Crisp, sweet red bell peppers are versatile and packed with nutrients. They’re loaded with the antioxidants Vitamin C and A, which support immunity and help the body fight free radicals – molecules implicated in inflammation and many disease processes. That beautiful red color is attributed to the nutrient lycopene, another antioxidant. Vitamin B6 and folate – nutrients that support red blood cells – are also found in these crimson beauties. Making red bells a regular part of your diet can help protect against chronic illnesses such as heart disease, joint disease, and cancer.
Red bells are actually the fully ripe version of green bell peppers. With the exception of very cold winters, they’re available year-round in most places. Choose peppers with deep color, taut skin, and fresh-looking stems. Peppers should be firm and heavy for their size (indicating they are well hydrated). They add flavor to sandwiches, stir-fry, salads, soups, stews, sauces, and are also delicious raw.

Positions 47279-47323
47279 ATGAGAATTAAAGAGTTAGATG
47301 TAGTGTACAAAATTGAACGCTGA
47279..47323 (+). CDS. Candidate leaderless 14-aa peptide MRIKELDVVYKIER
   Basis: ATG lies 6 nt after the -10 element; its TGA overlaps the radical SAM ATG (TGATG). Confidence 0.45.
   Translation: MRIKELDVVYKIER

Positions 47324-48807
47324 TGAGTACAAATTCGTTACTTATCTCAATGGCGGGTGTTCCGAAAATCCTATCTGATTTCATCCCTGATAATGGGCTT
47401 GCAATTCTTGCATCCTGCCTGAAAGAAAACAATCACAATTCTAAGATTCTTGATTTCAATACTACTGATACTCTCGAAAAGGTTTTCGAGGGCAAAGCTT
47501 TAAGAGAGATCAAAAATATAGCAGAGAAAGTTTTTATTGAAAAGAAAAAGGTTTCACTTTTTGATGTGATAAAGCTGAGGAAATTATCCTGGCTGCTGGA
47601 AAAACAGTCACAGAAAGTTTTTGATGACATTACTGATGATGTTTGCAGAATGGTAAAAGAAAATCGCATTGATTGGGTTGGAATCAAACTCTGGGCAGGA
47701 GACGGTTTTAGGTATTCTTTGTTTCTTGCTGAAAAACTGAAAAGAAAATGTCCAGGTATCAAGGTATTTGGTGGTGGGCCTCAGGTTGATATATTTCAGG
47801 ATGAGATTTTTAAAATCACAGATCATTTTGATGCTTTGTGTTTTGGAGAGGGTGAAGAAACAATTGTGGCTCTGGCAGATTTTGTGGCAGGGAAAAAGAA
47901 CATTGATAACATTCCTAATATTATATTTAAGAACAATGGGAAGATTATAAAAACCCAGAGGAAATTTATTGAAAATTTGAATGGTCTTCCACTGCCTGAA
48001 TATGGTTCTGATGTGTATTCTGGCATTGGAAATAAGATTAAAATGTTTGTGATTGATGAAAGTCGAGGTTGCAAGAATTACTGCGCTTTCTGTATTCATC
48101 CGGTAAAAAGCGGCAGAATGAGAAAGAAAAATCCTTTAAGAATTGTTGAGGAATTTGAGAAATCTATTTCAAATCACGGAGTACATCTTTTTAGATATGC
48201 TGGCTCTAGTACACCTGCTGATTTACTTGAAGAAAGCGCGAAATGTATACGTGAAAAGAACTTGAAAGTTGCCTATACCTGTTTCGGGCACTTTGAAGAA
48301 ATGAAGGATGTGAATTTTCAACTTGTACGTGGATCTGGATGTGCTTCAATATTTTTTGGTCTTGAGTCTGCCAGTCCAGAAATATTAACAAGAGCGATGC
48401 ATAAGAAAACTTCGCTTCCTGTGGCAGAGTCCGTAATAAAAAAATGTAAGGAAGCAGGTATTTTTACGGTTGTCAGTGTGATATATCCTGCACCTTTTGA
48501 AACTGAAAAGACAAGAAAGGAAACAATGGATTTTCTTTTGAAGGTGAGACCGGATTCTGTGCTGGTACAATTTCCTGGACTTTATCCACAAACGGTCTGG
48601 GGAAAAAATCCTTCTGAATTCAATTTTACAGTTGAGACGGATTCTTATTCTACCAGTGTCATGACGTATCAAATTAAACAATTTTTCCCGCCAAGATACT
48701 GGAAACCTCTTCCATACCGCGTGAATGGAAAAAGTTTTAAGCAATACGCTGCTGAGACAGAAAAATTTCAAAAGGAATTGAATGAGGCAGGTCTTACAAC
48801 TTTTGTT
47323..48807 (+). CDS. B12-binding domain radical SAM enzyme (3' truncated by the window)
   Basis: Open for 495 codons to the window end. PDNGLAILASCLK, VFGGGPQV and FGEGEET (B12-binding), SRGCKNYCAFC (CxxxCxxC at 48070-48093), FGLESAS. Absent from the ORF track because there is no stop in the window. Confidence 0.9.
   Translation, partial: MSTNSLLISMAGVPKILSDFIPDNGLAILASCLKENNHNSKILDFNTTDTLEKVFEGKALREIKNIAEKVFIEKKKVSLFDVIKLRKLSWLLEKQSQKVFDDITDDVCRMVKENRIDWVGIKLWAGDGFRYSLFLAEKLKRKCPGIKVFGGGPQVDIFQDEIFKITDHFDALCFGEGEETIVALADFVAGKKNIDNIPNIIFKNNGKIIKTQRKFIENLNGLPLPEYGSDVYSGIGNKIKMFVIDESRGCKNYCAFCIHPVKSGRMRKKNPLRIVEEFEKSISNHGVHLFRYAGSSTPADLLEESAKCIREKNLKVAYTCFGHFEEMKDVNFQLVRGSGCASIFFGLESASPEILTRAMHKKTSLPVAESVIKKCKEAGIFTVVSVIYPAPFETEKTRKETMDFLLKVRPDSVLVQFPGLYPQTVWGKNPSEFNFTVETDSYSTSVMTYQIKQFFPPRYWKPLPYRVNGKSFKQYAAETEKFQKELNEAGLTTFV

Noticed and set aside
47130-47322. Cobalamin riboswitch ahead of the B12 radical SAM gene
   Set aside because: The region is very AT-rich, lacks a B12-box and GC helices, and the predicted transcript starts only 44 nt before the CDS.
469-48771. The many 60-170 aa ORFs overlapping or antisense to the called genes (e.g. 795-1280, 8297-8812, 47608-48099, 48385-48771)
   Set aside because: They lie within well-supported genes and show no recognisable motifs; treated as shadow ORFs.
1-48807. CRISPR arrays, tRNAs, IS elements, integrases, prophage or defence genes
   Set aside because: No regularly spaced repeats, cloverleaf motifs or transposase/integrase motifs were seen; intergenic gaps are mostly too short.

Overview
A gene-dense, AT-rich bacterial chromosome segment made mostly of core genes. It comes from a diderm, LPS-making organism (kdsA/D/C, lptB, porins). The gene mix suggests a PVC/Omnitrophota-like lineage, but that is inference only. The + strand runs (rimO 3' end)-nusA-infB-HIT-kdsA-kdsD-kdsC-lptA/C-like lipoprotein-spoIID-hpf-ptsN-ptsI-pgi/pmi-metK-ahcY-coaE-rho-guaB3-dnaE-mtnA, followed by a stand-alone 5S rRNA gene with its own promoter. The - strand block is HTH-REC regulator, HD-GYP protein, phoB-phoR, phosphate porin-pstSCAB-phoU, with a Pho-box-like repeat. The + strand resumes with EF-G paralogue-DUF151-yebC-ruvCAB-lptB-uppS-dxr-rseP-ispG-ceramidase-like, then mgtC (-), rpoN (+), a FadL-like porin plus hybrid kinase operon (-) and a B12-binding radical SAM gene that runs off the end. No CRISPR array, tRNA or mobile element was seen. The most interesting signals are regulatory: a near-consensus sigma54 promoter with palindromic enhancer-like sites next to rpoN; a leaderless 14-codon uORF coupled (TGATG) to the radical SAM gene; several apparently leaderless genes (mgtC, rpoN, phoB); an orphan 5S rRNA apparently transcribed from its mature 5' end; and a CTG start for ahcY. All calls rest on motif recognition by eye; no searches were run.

You may have heard that peppers are a part of the nightshade family of vegetables and aren’t a good food choice for some people. Nightshades (including potatoes, eggplant and tomatoes), are so named because they grow best in shady areas and some bloom at night. For most people, nightshades are a healthy choice, but for others, they can trigger a reaction similar to that seen with soy or dairy. If you’re concerned about this, consult a natural medicine practitioner for dietary testing and guidance.
- The World’s Healthiest Foods. Accessed 18 April 2018: http://www.whfoods.com/genpage.php?dbid=50&tname=foodspice
- “What do red bell peppers do for your body?” Accessed 17 April 2018: http://healthyeating.sfgate.com/red-bell-peppers-body-4827.html